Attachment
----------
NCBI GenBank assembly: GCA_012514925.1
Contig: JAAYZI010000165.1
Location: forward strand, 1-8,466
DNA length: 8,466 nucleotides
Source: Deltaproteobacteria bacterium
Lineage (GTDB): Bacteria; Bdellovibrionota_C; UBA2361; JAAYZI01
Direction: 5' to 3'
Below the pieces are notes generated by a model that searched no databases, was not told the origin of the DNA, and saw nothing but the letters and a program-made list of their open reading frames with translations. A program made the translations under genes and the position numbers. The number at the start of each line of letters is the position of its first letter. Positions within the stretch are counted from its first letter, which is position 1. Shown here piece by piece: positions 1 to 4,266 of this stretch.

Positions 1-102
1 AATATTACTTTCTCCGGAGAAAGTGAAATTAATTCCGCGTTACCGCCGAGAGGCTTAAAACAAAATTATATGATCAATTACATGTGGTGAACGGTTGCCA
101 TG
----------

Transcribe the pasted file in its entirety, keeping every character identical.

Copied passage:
NCBI GenBank assembly: GCA_012514925.1
Contig: JAAYZI010000165.1
Location: forward strand, 1-8,466
DNA length: 8,466 nucleotides
Source: Deltaproteobacteria bacterium
Lineage (GTDB): Bacteria; Bdellovibrionota_C; UBA2361; JAAYZI01
Direction: 5' to 3'
Below the pieces are notes generated by a model that searched no databases, was not told the origin of the DNA, and saw nothing but the letters and a program-made list of their open reading frames with translations. A program made the translations under genes and the position numbers. The number at the start of each line of letters is the position of its first letter. Positions within the stretch are counted from its first letter, which is position 1. Shown here piece by piece: positions 1 to 4,266 of this stretch.

Positions 1-102
1 AATATTACTTTCTCCGGAGAAAGTGAAATTAATTCCGCGTTACCGCCGAGAGGCTTAAAACAAAATTATATGATCAATTACATGTGGTGAACGGTTGCCA
101 TG